The BrandOps take: Owning Game Changing Subcategories by David Aaker tells the reader, "The only way to grow, with rare exceptions, is to create customer "must-haves" that define game-changing subcategories. Aaker makes a compelling case for his thesis and then tells the readers how to find the "must-haves" represented by an exemplar brand.
There are a couple weird chapters in the middle of the book that discuss digital marketing, AI, IoT, and other trendy topics, otherwise this is a great book.
Positioning: The Battle for Your Mind
by Al Ries , Jack Trout , et al. | Jan 3, 2001
The BrandOps take: Positioning: The Battle for Your Mind is a classic branding book. To read it today, many of the concepts seem obvious because the ideas were so correct that they became part of our everyday thinking. The book is easy to read and offers practical advice on various situations (e.g., positioning as a follower, line-extensions, etc.)
20 years later - it's still a solid book.
Eating the Big Fish: How Challenger Brands Can Compete Against Brand Leaders
by Adam Morgan | Feb 17, 2009
The BrandOps take: Eating the Big Fish focuses on the problems that are specific to challenger brands. Morgan defines the challenger brand via three attributes: state of market, state of mind and a rate of success. The key is to actually "challenge" the leaders on some aspect (a benefit, a driver, the way it's purchased, etc.) and to signal a new lighthouse identity that commoditizes the value of the old way.
This is a great book for the seasoned marketer.
Category Creation: How to Build a Brand that Customers, Employees, and Investors Will Love
by Anthony Kennada and Brian Halligan | Oct 15, 2019
The BrandOps take: Category Creation walks the reader through a rather abstract process of creating a category. A lot of people like this book - but frankly we thought it lacked the practical specifics. Kennada argues that customers create categories (not analysts) - but it all seems a bit dated (even though it's a new book). For example, there's a lack of discussion on the role of conferences, common terminology (and SEO keywords), but there was a nice piece on the role of reviews sites provided by Michael Fauscette at G2.
Brand Strategy and Process
Strategic Brand Management: Building, Measuring, and Managing Brand Equity
by Kevin Lane Keller and Vanitha Swaminathan | Oct 8, 2019
The BrandOps take: If you have only one book on branding, Strategic Brand Management should be it. It's written as a textbook but you can easily use it as a reference guide.
This is a book for the professional brander. Buy it - read it - reference it. Be prepared - this is a heavy undertaking.
Branding Beyond Logos: Stand Out, Sell More and Turn Customers Into Advocates With These 17 Brand Building Elements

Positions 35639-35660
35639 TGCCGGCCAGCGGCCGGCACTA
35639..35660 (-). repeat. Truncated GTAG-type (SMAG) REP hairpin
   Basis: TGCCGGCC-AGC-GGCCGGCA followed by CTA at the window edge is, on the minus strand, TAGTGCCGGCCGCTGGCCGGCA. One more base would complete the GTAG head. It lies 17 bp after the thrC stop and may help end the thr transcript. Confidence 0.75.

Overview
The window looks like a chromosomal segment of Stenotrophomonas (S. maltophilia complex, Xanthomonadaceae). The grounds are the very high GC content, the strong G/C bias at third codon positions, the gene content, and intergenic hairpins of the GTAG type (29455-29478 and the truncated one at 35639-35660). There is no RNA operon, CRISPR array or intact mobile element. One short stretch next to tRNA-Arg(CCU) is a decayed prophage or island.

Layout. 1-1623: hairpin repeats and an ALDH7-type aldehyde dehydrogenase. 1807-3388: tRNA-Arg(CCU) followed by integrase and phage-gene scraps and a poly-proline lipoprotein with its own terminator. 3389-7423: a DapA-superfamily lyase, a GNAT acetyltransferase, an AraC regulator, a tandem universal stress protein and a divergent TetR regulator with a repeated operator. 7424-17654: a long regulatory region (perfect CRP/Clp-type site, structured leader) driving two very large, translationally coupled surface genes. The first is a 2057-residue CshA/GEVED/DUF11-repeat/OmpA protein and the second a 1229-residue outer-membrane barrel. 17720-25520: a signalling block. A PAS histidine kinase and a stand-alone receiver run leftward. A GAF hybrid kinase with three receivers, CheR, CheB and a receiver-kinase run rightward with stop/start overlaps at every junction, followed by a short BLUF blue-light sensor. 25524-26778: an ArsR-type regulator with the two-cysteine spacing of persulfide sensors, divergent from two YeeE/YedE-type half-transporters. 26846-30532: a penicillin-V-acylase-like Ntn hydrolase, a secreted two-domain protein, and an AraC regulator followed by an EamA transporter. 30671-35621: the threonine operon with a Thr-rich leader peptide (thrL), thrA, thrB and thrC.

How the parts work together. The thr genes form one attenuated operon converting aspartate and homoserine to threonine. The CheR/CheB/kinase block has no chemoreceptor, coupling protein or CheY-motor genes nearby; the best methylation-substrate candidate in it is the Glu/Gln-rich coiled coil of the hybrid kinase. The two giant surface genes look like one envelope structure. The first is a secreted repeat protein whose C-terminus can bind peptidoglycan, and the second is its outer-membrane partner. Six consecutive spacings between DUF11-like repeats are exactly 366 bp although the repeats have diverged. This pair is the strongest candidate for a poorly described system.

by Ainsley Moir | Sep 15, 2018
Branding Beyond Logos is an introduction to strategic brand identity. Ainsley's background is in the food & beverage industry with an emphasis on packaging. Her book takes a very practical approach to designing the brand by looking at 18 specific brand elements. This book isn't for everyone, but if you're looking for information on branding consumer goods, this might be a good fit. It has strong discussions on pricing, distribution outlets, packaging, customer service, advertising outlets and strategic alliances. Per the title of the book, her references to color, fonts, etc. are intentionally meager. This is a practical book for the professional brander, most likely used as a reminder/checklist.
Lean Branding: Creating Dynamic Brands to Generate Conversion
by Laura Busche | Mar 15, 2019
The BrandOps take: Lean Branding proposes the steps that an organization would execute. The book covers the design of the brand, brand marketing, strategy and measurement. It doesn't go very deep in any one topic but does a good shop of walking you through the basics.
The book has nothing to do with "lean" (supply chain) but is a fast paced, surprisingly comprehensive overview; probably a best fit for SMB/SME marketers.
Building Brand Experiences: A Practical Guide to Retaining Brand Relevance
by Dr. Darren Coleman | Jul 28, 2018
The BrandOps take: Building Brand Experiences is another book that walks the reader through a rather generic series of steps to define your brand identity, values, essence, promise, personality and positioning. It reads like a text book but lacks the in-depth material you'd expect (e.g., case studies).
There's nothing wrong with this book - but there's not much new content either. Also, the title is a bit misleading (we thought it was going to be a deep dive on in-person or online brand experiences).
Soulful Branding: Unlock the Hidden Energy in your Company & Brand
by Jerome Conlon, Moses Ma, et al. | Jul 18, 2015
The BrandOps take: Soulful Branding is a pleasant departure from the process oriented books. Instead, the authors draw from their years of experience at top brands like Nike. The book discusses specific techniques like visual brand audits, competitive brand language audits, word and visual research, etc.
Many of the books we've reviewed are about 'what people should do' but Soulful Branding places more emphasis on 'what our organization actually did'.
The Brand Mapping Strategy: Design, Build, and Accelerate Your Brand